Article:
MAIN GALLERY (July 27-August 29)
Shannon Weber works in 3D fiber sculpture. Her organic vessels and assemblages use a mixture of techniques from stitching, cold connections, weaving in multiple layers. Shannon sees every material as an option and is fearless about the collection of those materials. “By applying ancient techniques and transitioning to contemporary designs, I can achieve my desired effects by using a mixture of repetitive layers, weaving, stitching, cold connections, painting, and encaustic. These multiple applications make it very easy to blend metal, wire, coastal debris, rubber, and organic materials of all kinds. Each layer of material, mixed with different techniques, begins to build a structure that gives the objects and vessels their form and opens doors for detailed surface design embellishments. My attraction to working with Fiber is with the options it presents in its ability to shape-shift when using a variety of reclaimed materials and found objects.”
Chi Meredith abstract paintings are developed in layers. She begins a painting by drawing lines and forms with a charcoal pencil directly on the canvas. Next she paints the areas to fill in the design and cover the whole area of the canvas. Then she begins over-painting and scraping the surface, adding texture using lines, dots, and abstract shapes. Meredith uses color to differentiate shapes and areas, and to enhance the image. As she explains “Eventually the surface develops depth, giving glimpses into the previous layers. I am seeking an image that conveys contrast between organic and geometric elements of design. I want the complexity of the painting to draw the viewer in close. My background in math and science related disciplines has influenced the non-objective direction of my artwork.”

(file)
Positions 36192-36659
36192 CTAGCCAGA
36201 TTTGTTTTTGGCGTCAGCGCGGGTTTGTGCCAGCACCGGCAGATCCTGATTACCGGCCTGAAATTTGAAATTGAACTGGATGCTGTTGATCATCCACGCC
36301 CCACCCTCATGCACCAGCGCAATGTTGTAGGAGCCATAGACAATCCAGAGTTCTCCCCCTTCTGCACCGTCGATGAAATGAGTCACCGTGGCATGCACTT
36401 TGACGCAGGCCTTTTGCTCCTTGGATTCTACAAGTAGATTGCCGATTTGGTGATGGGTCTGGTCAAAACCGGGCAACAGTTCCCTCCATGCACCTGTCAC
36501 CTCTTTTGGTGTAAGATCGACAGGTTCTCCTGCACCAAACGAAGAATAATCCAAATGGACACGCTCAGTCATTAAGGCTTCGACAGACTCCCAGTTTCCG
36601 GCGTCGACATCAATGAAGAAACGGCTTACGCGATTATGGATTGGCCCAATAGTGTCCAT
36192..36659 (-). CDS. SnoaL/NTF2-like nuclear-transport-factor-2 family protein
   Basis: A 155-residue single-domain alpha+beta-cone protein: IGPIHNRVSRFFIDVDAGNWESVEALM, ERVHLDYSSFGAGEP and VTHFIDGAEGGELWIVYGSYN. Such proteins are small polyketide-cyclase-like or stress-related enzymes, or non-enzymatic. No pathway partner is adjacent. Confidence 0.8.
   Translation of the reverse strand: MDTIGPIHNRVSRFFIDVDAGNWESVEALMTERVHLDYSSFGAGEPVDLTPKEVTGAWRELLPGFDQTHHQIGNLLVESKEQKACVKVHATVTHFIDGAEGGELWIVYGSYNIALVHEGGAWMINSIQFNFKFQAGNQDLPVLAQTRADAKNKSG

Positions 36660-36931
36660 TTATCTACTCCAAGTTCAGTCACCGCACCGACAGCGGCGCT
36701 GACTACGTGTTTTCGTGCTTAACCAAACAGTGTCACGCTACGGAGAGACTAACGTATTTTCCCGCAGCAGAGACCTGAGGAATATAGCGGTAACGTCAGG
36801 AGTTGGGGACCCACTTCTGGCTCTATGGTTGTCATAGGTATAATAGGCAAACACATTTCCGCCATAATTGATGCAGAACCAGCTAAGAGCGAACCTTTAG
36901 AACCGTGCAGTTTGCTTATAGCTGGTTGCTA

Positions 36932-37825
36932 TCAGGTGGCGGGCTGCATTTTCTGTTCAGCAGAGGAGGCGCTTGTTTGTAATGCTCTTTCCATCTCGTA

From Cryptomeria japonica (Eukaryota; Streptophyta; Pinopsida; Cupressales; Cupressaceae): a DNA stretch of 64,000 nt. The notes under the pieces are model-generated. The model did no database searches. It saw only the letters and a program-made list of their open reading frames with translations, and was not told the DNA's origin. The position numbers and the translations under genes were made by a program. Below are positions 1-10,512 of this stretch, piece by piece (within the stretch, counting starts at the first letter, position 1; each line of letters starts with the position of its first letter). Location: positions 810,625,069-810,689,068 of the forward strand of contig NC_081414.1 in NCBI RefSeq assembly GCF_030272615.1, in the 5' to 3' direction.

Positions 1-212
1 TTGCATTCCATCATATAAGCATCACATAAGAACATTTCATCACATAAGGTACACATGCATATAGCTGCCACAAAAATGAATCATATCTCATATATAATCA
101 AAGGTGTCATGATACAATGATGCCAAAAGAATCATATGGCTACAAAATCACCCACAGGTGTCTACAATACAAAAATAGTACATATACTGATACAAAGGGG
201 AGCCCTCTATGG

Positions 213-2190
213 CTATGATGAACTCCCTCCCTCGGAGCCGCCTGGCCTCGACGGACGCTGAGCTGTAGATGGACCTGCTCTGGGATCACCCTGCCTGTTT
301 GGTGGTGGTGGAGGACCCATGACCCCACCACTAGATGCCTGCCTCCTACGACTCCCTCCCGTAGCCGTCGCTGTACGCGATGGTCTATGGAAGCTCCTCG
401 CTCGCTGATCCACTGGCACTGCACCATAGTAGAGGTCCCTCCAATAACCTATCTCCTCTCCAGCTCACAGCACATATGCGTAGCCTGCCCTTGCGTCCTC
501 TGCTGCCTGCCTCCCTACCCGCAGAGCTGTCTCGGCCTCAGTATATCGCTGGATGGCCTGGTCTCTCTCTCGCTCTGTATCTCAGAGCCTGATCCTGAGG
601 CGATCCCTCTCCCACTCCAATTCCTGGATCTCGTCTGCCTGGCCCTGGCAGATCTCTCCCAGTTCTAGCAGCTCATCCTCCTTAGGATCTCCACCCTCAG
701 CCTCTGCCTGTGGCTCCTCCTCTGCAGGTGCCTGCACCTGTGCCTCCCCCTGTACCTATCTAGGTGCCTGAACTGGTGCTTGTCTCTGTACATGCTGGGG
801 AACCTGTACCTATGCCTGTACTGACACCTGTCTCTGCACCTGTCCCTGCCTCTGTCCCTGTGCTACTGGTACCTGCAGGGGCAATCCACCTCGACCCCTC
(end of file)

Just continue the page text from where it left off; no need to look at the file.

FEATURE AREA (July 27-August 27)
Michael Kurz has titled his show “Borders”. He investigates boundaries and markings that divide one space from another. “Within this theme, I am interested in exploring when one thing becomes something else, like how a line on the ground can determine where we can and cannot park and then another line on the ground determines our citizenship.” Kurz explains that his interest in this theme started as a reaction to the border wall proposal in US presidential politics, but he expanded the concept during a flight from Mexico to the US. “I got an aerial view of the land below and I saw this patchwork of farms, residential areas, commercial areas and then I also saw how oceans, rivers, and mountain ranges cut through all of these distinct lines that humans make. It made me want to scrutinize what a border is.” He applies his painterly sense of exploration and improvisation to the work, meandering between abstract and representational painting. A sense of wonder and discovery drive the artist to experiment continuously.